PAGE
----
We’re also very thankful to the Government of Maharashtra who have come forward with a lot of support.

We have a good team around us. I have another colleague, Prashant(Sutar), who’s taken up the responsibility of raising money. We have Mr. Kishore Patil, Chairman of KPIT, who have been the title sponsors of the KPIT Challenger that happens every year. They are ambassadors for us, doing what they promise.

Q) What is the typical career path for anyone interested to get into tennis or sports administration?

I think more than anything else, the most important thing is passion. You have to work hard without expecting anything in return. It’s a very thankless job, people don’t acknowledge you in public. But you don’t do it for yourself, but for the players. If that is there, everything falls in place. It has to come from the inside.

It cannot be a profession, but you have to be professional. So it’s very tricky. You have to be passionate, and act professional. It requires immense dedication.

Q) What are your thoughts around the ITF Transition Tour that is going to be introduced from next year. How will it impact our players?

It’s a good idea. The lower rung of players will also start making something out of the sports. There are so many currently who are playing for nothing. It sometimes takes you 3-4 years to make your first ATP point if you are not lucky. Anyways in India, there are many AITA 5-10 Lacs tournaments. Those can probably be converted to the Transition Tour events.

There was quite an effort to come up with the Asian Tennis Tour(ATT) events a few years back, but it did not work out. So those can be converted to these Transition events as well.

Tennis in India is really growing. Earlier in my Girls junior tournaments in Maharashtra, I used to struggle to fill draws of 64. Now I easily get 128 girls to participate. So it’s a big plus. So it will probably work.

Q) What are your thoughts on the ITF events reducing in India this year?

Unfortunately, there is a lot of money involved in doing tournaments. If it’s a $15,000 tournament, the actual cost is $30,000. So it’s very tough on the organisers. So to raise that kind of money is very tough. But now, there’s an effort from AITA to push its members to do tournaments. So by the end of the year, we’ll have some sort of a revival.

The associations are now taking help of their local governments. Eg – Karnataka, Chhatisgarh, Orissa. Every association can now do 1 tournament per year at least. So that makes it at least 28 tournaments in a year.

Q) Places like Egypt or Turkey have Futures events every week. Can’t we have a system like that, with the help of someone like, say, Neeta Ambani, who’s always ready to help sport in India?

So in those places, it’s a different system. It’s not done by their association, but by a private entity and is a business model. Firstly, that is a tourist place, with proximity to Europe. So a lot of players come. And it’s mandatory for them to stay in the partner hotel where the tournament takes place. And they have to eat there as they don’t have anything around the hotel in 30 km radius. So it’s a proper business model.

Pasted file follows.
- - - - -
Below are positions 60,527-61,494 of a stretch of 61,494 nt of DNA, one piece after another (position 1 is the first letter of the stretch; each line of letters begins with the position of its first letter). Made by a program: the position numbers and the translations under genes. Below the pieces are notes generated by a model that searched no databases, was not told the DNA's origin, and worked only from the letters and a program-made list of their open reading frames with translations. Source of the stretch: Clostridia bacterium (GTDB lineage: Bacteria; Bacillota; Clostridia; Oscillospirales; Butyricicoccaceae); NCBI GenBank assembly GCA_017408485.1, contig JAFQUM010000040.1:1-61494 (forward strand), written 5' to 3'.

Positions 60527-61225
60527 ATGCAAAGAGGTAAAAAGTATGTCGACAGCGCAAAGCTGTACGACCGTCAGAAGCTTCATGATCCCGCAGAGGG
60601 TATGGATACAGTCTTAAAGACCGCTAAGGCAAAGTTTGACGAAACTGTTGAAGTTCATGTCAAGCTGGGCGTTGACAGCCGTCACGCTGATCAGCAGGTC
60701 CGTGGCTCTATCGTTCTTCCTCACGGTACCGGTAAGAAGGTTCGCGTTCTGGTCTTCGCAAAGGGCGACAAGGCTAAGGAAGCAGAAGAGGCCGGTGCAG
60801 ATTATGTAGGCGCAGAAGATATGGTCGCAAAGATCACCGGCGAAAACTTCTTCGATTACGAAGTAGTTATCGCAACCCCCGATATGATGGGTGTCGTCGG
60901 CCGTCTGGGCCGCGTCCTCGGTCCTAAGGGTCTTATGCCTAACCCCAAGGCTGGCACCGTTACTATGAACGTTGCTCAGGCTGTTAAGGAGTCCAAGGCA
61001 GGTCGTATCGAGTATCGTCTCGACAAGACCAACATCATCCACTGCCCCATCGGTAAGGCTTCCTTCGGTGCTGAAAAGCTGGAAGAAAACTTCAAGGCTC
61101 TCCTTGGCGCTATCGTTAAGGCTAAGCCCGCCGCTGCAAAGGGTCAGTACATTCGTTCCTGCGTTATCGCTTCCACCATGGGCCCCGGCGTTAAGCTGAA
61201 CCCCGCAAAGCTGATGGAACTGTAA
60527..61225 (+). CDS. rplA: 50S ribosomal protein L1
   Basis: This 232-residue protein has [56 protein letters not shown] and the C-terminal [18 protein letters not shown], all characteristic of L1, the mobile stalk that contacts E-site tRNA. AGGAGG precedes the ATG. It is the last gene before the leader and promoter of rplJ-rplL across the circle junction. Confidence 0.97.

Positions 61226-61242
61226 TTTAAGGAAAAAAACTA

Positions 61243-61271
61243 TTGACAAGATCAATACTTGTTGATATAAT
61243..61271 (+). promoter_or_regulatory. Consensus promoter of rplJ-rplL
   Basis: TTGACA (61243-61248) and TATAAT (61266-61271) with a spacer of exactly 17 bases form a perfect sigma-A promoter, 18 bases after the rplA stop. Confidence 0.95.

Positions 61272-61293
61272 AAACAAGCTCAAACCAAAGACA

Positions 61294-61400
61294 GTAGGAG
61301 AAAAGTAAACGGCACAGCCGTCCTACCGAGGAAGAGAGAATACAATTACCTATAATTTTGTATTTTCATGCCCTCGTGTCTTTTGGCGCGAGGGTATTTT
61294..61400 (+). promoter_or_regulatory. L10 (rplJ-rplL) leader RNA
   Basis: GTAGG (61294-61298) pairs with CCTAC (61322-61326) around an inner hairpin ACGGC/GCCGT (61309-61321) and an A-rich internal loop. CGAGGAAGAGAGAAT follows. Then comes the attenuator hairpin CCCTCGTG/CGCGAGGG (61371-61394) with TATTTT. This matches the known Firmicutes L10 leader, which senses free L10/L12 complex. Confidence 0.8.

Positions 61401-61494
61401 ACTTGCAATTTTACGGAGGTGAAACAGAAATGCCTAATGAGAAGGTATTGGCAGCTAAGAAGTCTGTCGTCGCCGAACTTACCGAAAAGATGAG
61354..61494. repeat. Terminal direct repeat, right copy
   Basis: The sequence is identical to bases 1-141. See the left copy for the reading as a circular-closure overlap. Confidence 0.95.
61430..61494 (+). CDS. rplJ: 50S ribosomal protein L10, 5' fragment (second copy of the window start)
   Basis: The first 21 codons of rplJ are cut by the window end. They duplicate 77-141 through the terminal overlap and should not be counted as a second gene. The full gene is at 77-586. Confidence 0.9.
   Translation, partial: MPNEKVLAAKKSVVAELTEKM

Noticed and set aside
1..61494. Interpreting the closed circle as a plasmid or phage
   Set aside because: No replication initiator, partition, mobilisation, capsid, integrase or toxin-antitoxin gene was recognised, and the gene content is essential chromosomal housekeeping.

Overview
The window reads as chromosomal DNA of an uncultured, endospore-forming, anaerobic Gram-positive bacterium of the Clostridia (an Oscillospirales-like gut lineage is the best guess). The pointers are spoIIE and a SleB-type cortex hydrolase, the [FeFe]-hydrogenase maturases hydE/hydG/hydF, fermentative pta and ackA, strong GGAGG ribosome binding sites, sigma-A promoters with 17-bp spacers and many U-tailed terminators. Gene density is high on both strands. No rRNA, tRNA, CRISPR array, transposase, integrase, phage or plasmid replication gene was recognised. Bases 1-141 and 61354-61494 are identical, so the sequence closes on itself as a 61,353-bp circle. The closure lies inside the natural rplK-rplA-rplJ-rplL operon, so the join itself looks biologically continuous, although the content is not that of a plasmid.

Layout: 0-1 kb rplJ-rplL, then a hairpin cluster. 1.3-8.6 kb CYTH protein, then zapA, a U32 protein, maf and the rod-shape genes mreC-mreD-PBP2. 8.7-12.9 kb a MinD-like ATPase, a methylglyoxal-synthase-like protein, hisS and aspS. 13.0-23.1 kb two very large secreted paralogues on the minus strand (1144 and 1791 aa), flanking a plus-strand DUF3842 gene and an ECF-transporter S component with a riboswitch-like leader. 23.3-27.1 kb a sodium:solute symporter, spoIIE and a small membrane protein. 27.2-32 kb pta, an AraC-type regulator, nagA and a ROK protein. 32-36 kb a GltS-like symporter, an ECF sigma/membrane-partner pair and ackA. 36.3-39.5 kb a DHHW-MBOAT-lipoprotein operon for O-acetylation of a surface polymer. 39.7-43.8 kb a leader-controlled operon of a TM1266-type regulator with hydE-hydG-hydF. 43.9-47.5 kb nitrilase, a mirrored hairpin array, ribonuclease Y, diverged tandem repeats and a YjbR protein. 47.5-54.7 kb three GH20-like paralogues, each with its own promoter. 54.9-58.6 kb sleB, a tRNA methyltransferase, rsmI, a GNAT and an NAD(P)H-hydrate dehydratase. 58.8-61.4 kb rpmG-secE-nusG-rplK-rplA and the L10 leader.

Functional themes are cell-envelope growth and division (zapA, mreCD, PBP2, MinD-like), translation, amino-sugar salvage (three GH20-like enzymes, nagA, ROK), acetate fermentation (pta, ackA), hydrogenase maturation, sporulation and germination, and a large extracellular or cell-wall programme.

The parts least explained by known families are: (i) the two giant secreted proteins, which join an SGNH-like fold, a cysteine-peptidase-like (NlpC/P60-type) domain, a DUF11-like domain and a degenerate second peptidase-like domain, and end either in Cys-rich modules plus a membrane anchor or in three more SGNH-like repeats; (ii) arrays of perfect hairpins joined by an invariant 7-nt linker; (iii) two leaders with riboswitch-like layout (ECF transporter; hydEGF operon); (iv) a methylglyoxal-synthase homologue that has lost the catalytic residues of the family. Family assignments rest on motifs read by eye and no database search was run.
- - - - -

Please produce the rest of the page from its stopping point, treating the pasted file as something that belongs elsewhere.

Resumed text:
If some entrepreneur in India can thing along those lines and come up with a viable plan, there’s no reason why we can’t do it too. But the revenue model has to be studied and worked out properly.

Q) The recent “Khelo India” games did not feature Tennis. Any insights on that?

So it was the first year, and they did not want to do all sports. Tennis has a circuit already. Other sports don’t have a circuit and only have say a nationals or something.

So they will grow sport by sport. They might include tennis next year onwards.

Q) Indian Sport is going through a league revolution. We have had two attempts with tennis. IPTL and CTL. What are your thoughts on building a financially viable tennis league in India?

India controls Cricket. If you look at Badminton, Indians are world champions, with the Top 10 being stacked by Indians.

When you come to Tennis, there were a lot of leagues that were started. We need a league in India that will help our players. We had this league in Maharashtra, which ran for three years, which stopped due to financial issues. To find a window for the international players is also difficult. If you look at December, they have their season.

Also, TV has to come in. Cricket is watched by all. But watching tennis daily can be exhausting, unless we have huge local interest. So our players have to get to that level to competing at the highest level. So for the league to be popular and viable, we need people like Yuki and Ramkumar to enter the Top 20’s and 30’s.

So we surely need a league to help the other players, and not Yuki and Ram. This would help our players become more popular among our own public. That is very important for the sport to grow.

Q) We often notice that several of our players have bad basics that are hard to undo later. This can be attributed to lack of quality coaching at the grassroots level. What is being done to address this age old problem?

In India, we have one of the best coaching programmes today. It’s improving and is very strong now. Coaches are ITF certified, with vast knowledge. They are being exposed to training before becoming a coach. Earlier, anybody used to pick up a racquet and become a coach. That is not the case now. You have to be a certified coach. There is a common education pattern being taught to be the coaches. It’s caught up in the last 3-4 years in India. The results are also showing. We also have this yearly coaches workshop to keep our coaches updated on the latest techniques and scientific methods. It’ll only get better.